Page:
Favorable economics for natural gas liquids (NGL) are driving a flurry of projects proposed for the Appalachian Basin’s Marcellus Shale, but executives at major midstream player Enterprise Products Partners LP are asking, “Where’s the market?”

We’re taking a little more holistic approach, really looking at it from a producer standpoint: Where do they get the best price for their NGLs because at the end of the day they’re the ones that are going to bear that [project] cost,” Enterprise CEO Michael Creel told financial analysts during an earnings conference call Tuesday.

“It’s not just a matter of extracting the NGLs and shipping them to a point. You’ve got to have a market that really needs it; otherwise the netback price to the producers is pretty underwhelming. We’re really looking for an industrywide solution that takes care of the producers.”

The Enterprise CEO would not go into details of the company’s producer-focused NGL solution idea, but Chief Commercial Officer Jim Teague alluded to something that would address all points along the value chain.

“What we’re looking at is how do you take this ethane and distribute it to crackers throughout the system,” he said. “And if you’re going to have ethane going to crackers, you’d better have storage; you better have a way to keep it flowing. We are talking to people about a project — we’re not going to ‘press release’ it — that gives them the reliability of flow assurance and gives them access to a broader range of customers.”

Numerous projects are targeting the Marcellus (see Daily GPI, April 27; April 21), and some of these would carry NGLs north rather than south to Enterprise’s Mont Belvieu, TX, complex. For its part, Enterprise is particularly focused on the Eagle Ford Shale of South Texas where growth has been robust.

“Total Eagle Ford production feeding our system today exceeds 150 MMcf/d. By comparison, this was relatively nonexistent at this time last year,” Teague said. “This is helping to offset declines we are experiencing in conventional production in South Texas.”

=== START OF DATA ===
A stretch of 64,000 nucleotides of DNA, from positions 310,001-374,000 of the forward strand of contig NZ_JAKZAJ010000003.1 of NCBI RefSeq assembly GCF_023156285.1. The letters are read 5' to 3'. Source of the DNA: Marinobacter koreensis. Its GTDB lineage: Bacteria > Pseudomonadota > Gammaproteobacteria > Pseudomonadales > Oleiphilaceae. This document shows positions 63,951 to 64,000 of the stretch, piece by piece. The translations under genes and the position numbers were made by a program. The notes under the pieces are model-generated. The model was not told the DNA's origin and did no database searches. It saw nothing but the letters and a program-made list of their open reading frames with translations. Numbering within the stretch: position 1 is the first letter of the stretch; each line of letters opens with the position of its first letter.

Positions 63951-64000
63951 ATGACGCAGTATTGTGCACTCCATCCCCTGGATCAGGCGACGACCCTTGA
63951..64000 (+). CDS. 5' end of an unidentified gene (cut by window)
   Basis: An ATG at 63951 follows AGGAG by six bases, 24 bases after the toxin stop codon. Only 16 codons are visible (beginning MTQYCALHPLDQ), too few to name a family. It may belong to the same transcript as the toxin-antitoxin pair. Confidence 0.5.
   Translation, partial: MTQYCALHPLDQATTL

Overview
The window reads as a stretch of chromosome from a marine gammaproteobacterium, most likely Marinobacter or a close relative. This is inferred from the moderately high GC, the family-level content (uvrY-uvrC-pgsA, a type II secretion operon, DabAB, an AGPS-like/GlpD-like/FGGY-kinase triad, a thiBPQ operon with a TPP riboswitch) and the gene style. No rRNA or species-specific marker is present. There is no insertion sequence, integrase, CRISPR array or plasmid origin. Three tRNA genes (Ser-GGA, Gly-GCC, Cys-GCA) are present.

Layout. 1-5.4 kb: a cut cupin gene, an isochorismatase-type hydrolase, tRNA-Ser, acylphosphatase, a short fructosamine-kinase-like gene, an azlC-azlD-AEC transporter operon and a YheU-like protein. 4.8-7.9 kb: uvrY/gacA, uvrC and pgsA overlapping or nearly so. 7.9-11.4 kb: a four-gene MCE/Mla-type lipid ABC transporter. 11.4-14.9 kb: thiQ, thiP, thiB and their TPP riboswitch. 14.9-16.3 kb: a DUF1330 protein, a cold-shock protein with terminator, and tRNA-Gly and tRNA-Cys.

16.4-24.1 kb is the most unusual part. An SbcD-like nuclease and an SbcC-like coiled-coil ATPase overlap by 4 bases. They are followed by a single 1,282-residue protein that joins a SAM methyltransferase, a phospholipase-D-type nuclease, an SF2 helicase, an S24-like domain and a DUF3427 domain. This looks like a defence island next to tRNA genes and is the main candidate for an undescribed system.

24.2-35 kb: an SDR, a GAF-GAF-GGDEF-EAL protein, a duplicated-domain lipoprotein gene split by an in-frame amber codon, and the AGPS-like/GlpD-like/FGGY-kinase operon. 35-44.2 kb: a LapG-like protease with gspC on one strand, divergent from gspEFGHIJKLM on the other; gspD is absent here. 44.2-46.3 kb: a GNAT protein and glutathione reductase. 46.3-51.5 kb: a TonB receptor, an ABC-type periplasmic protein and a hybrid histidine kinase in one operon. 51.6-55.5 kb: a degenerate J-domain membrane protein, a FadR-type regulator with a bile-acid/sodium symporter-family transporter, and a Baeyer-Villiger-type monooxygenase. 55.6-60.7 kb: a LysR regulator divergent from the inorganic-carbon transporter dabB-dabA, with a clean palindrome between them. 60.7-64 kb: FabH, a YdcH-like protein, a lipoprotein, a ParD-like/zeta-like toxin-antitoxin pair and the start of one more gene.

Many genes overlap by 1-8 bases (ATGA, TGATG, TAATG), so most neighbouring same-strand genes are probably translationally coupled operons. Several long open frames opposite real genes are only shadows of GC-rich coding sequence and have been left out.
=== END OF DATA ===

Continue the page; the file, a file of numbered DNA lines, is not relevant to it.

The Eagle Ford rig count has grown to more than 50 rigs at the end of the first quarter, up from 10 a year ago, he said. “We expect the rig count will continue to increase, driven by the richness of the gas in the Eagle Ford. We are continuing active negotiations with every producer in the Eagle Ford. In 2009 and this year combined we expect to spend more than $200 million to serve the gas gathering, processing and NGL needs of Eagle Ford producers and in order to fill our existing plants.”

The company is adding a fractionator at its Mont Belvieu complex, which should be online at the start of next year. “We expect it to be full on day one,” Teague said.

The petrochemical industry has undergone a structural change due to the shift in the pricing relationships of natural gas and related NGLs to crude oil derivatives such as naphtha, Teague said. He’s bullish on U.S. NGL producers’ ability to meet the market’s needs.

“U.S. ethylene producers are enjoying a competitive advantage over many of their international peers given the more profitable natural gas feedstocks,” Teague said. “International ethylene crackers have also reacted to the LPG [liquid propane gas] feedstock cost advantage by importing more LPG to feed their traditional naphtha crackers. Consequently, our export terminal on the Houston Ship Channel continues to be full, and propane exports are expected to remain robust at least through the middle of the year.

“We’re not the only ones that think the U.S. is competitive. Just this month, Shintech [Inc.], a large PVC [polyvinyl chloride] producer announced that it will go ahead with a project to expand its vinyls production capacity in Louisiana. That expansion is estimated to increase total vinyls capacity by about 90,000 metric tons by the end of 2011, representing an appetite for more than 900 million pounds of ethylene. If that ethylene were produced from ethane, that is equivalent to close to 30,000 b/d of incremental ethane.”

For the first quarter Enterprise posted net income of $378 million (50 cents/unit), versus $225 million (41 cents/unit) for the first quarter of 2009. The results were 8 cents/share better than the analyst consensus compiled by Thomson Reuters.

“During the first quarter of 2010, NGL, crude oil, refined products and petrochemical pipeline volumes averaged more than 4 million b/d, while NGL fractionation volumes were a near-record 473,000 b/d, equity NGL production was a record 122,000 b/d and propylene fractionation volumes were a record 80,000 b/d,” Creel said.

“Our natural gas pipeline systems reported record volumes of 12.1 trillion Btu/d. Driven by strong volumes and performance by the NGL, petrochemical services and offshore businesses, Enterprise posted an 11% increase in gross operating margin to $795 million and earned record distributable cash flow of $580 million in the first quarter of 2010.”

Enterprise subsidiary DEP Holdings LLC is the general partner of and manages Duncan Energy Partners LP. Duncan first quarter net income was $21.2 million (37 cents/unit), compared to $19.9 million (34 cents/unit) for the first quarter of 2009.

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